Barcodes started out as just ideas and concepts in the 1950s and 60s, and since then have grown and developed to become a global necessity. Linear or one-dimensional barcodes were the first of its kind, and these are the ones we see on millions of products on a day to day basis which allow them to be scanned and monitored. Two-dimensional barcodes were then introduced, and while some of them offer the same principle of scanning items, these 2D barcodes can hold a significantly larger amount of data.
What the general public may be unaware of (until now) are 3D barcodes. Manufacturing companies were looking for a method to improve the marking, tracking and inventory of the different parts of their products while they were still in the manufacturing process. 1D and 2D barcode labels unfortunately proved impractical...
December 3, 2012
The barcodes you come across in daily life – and likely don’t even notice – are what are called UPC – or Universal Product Code – barcodes. They’ve been around since 1973 and are generally taken for granted. But how do they work? It may look a bit complex to the average human, but a computerised barcode scanning system will manage easily. Let’s try and take a look from a scanner’s perception!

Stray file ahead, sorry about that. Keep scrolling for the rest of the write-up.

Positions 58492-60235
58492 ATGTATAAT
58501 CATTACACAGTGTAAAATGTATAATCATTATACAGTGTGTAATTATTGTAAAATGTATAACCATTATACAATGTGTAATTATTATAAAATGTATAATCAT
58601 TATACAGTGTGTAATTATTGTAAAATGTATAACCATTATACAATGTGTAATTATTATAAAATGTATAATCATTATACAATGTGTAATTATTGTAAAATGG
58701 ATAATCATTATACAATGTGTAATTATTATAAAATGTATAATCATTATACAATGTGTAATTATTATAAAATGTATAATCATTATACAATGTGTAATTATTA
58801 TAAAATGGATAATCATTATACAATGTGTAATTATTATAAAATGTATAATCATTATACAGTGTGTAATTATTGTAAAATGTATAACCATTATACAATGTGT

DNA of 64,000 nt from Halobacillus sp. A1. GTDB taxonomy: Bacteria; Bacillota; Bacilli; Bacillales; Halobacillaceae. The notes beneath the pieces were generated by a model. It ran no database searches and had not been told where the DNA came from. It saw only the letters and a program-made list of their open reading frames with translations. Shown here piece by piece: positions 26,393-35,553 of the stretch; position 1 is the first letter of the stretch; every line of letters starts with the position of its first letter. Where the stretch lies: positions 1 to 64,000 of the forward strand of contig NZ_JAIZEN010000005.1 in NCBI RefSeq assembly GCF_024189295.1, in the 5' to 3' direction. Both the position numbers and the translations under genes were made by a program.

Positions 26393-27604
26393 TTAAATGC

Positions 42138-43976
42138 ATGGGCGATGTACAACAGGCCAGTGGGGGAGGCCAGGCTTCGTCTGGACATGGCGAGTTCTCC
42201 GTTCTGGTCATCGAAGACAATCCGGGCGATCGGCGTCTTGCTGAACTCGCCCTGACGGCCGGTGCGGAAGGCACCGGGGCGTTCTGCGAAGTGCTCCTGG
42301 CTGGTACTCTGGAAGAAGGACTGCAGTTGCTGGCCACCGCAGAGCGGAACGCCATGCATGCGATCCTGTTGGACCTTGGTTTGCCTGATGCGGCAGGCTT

As you can see a single barcode number can actually be broken down into seven separate units – the starting digit or number system character – which tells the scanner where to begin reading the code from, the manufacturer and product code, the check digit, and three guard bars located between these. They let the scanner ‘know’ where the breaks between the codes...
I would imagine that the vast majority of people who look at barcode numbers and images have no idea what the numbers stand for and how they are derived. Well this blog should shed some light on that issue, and will give you a simple method by which to test your own codes. The above image is a simple test-barcode number that we will use as an example for this blog. First thing to notice is that it is an EAN-13 code, rather than a UPC code. The only difference between the two is that an EAN code is 13 digits long, while a UPC code is only 12 digits in length. The reason why we have two variations of retail codes is because when barcode technology was first develop in the States back in the early 70's, they decided to use only 12 digit codes (UPC). However, when the barcode system started to take off around the world GS1 (known as the UCC back then) decided to introduce an extra digit to allow for the increasing numbers of codes required. When they made this move, they instigated a...
Our blog researchers include local barcode experts from the SA Barcodes team: Cat Robinson and Andreas van Wyk
SA Barcodes Team
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